A real tick year is underway
Researchers sound the alarm: There will be more ticks this summer than usual. There will also be more cases of infectious diseases such as meningitis or Lyme disease. The experts therefore warn that more should be done for preventive protection. Once infected, the diseases mentioned can sometimes cause serious damage.
This summer there will be a particularly large number of ticks and therefore a higher risk of developing meningitis or borreliosis - because these diseases are transmitted by ticks. DZIF scientists predict a “tick year” in Munich. They helped develop a model with which they can predict the tick density in winter for the coming summer.
A summer walk through the forest or through the garden can have unpleasant consequences. Because on bushes, shrubs and grasses there are ticks, usually the common woodbuck, Ixodes ricinus, which waits patiently for a vertebrate, for example a human, to come by and take it with them. Once it has found its place on the skin, it stabs and sucks blood until it almost bursts. However, together with its saliva, it returns part of the blood, and in some cases with unpleasant cargo.
The common woodbuck is the main carrier of early summer meningoencephalitis (TBE), a viral meningitis that can be fatal. Lyme disease is also transmitted by this type of tick. While there is no cure for the TBE, but there is a preventive vaccination, there is no vaccine for Lyme disease, but a treatment option with antibiotics. In any case, it is advisable to watch out for ticks, especially in TBE risk areas. There, more ticks are infected with viruses than anywhere else. In which regions of Germany this is the case, you can find out on the Robert Koch Institute's website: FSME card.
"Overall, the risk is particularly high this year," says Dr. Gerhard Dobler sure. "We will have the highest number of ticks in the past ten years." Since 2009, the DZIF scientist and his team at the Bundeswehr Institute for Microbiology have been researching the spread and activity of the TBE virus in Germany. Over a period of nine years, the researchers documented the number of ticks on an infection focus in southern Germany. To this end, they meticulously collected the common woodbuck nymphs every month - a stage in the development of ticks before they grew up. Smaller than a millimeter, these young animals are only recognizable as black dots and are often overlooked. This makes them particularly dangerous because they can transmit diseases at this stage of development. The scientists were able to show that the selected focus of infection in southern Germany has a model character. "If we have a lot of ticks here, then we also have these high numbers elsewhere in southern Germany," explains Dobler.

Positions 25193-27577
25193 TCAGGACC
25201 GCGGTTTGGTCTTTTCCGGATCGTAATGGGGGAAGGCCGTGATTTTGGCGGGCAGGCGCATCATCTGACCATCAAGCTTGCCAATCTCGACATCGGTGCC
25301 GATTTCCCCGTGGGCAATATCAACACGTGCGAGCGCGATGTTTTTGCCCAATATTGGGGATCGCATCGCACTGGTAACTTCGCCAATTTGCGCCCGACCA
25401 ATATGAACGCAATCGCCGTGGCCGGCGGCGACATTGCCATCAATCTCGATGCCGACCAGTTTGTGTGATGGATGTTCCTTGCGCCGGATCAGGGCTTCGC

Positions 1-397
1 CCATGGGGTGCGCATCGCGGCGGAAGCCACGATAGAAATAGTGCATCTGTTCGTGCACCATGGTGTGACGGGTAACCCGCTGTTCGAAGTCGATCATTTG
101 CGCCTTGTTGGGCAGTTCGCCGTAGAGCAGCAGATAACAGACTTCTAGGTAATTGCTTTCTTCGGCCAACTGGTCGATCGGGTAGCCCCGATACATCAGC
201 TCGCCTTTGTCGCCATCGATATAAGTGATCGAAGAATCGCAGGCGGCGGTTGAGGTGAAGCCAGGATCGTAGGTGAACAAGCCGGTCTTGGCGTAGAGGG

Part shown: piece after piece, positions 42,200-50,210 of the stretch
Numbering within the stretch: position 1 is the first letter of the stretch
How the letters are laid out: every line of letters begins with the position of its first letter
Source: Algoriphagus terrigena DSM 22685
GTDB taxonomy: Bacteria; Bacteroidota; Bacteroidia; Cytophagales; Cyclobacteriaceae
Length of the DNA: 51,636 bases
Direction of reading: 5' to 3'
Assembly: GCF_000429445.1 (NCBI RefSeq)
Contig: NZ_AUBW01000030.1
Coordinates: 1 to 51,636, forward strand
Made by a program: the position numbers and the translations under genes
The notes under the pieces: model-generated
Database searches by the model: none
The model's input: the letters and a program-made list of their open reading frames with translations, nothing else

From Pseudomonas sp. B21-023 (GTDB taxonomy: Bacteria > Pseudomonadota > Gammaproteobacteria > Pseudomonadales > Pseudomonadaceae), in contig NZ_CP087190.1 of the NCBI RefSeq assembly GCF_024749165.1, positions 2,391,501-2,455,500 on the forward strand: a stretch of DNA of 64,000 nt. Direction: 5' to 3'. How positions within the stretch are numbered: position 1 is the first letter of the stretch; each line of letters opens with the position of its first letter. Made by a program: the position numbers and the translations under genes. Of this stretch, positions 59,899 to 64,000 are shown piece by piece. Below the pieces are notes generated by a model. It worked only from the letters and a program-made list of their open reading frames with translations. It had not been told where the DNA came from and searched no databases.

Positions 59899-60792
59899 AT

Complex prediction model confirmed
"With the help of the tick data from our model range and based on certain environmental parameters, the colleagues at the University of Veterinary Medicine in Vienna were able to develop a model that prepares us for the ticks in the summer," explains Dobler. The Munich and Vienna model includes the number of beech nuts two years before the current summer, as well as the annual average temperature and the winter temperature the year before. The more beech nuts there are two years before the summer in question, the more game and rodents have food and in turn serve as carriers of the ticks, which then also appear more frequently.
Dobler and colleagues have successfully used the relationships in their complex model and have already confirmed them. For summer 2017, they predicted 187 ticks per standardized area and found 180. Almost a spot landing. With 443 ticks, the highest number of ticks ever found was predicted for 2018 and Dobler now knows that this prediction will also be met exactly. "We have the highest number of ticks that we have collected since the start of the tests - good for the ticks, bad for us."
Prevent the risk of infection
More ticks always means an increased risk of getting sick. Lyme disease can be transmitted by ticks throughout Germany and can be found in about every fourth tick - regardless of the region. Only vigilance after forest walks and stays outdoors helps to prevent this. The faster the tick is removed, the lower the risk of developing Lyme disease. In order to prevent the risk of meningitis, one can and should be vaccinated, according to the scientists. Especially in southern Germany, where the density of virus-infected ticks is higher.
Tick dressed in silk
Collecting and mapping ticks is one thing. But the Munich team keeps coming across finds that go far back in history. One of these exciting recent discoveries should at least be mentioned here: the discovery of a tick that has got caught in a spider web and has been covered by the spider silk to death. This drama happened about 100 million years ago. And was trapped and held in amber for posterity. (pm, sb)